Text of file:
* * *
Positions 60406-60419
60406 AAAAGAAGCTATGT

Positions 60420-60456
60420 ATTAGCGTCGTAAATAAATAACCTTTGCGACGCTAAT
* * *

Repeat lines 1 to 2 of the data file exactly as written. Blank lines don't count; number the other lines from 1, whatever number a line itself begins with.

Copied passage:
Positions 60406-60419
60406 AAAAGAAGCTATGT